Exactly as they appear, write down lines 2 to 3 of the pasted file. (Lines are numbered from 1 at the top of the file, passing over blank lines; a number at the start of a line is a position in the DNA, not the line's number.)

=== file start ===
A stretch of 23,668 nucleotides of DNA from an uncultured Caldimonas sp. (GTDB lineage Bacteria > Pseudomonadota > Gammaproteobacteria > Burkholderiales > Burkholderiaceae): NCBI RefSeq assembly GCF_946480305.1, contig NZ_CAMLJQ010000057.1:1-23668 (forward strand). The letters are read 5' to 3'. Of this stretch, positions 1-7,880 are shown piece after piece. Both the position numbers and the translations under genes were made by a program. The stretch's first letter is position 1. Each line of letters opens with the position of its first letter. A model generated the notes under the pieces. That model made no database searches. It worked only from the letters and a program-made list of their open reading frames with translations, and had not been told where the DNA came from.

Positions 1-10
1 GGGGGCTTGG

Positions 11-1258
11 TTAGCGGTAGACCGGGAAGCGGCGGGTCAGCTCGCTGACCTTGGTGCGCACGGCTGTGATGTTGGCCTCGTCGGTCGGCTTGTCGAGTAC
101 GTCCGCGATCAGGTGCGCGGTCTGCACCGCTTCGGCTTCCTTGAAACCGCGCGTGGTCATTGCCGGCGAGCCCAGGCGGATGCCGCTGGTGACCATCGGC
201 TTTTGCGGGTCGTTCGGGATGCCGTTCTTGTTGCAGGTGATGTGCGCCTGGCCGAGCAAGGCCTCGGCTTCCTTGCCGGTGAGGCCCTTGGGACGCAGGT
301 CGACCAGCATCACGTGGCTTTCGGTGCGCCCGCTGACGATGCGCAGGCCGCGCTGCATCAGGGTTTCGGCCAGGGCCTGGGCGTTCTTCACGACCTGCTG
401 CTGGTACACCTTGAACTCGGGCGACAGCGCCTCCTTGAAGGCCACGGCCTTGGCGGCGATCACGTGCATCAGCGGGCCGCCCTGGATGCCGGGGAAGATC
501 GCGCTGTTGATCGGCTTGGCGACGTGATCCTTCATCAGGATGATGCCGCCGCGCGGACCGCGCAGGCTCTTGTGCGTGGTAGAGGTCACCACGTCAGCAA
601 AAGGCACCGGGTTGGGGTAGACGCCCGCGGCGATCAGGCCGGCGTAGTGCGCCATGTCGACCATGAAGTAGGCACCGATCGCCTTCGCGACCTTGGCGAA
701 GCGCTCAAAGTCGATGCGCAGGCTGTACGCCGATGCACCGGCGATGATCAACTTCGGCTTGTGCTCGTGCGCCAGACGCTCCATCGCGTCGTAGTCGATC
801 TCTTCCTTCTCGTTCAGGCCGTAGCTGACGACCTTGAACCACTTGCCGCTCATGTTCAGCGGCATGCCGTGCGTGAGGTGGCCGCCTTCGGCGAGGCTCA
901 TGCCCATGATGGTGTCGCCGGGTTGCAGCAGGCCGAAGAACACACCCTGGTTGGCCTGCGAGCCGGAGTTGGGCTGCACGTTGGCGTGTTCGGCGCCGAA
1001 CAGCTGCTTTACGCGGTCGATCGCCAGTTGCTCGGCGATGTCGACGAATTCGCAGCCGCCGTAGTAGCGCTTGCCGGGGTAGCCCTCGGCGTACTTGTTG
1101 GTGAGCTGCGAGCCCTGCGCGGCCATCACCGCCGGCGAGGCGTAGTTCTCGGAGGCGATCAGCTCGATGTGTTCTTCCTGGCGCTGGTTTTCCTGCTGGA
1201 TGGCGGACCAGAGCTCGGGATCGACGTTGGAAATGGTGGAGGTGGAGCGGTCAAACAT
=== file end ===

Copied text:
Positions 1-10
1 GGGGGCTTGG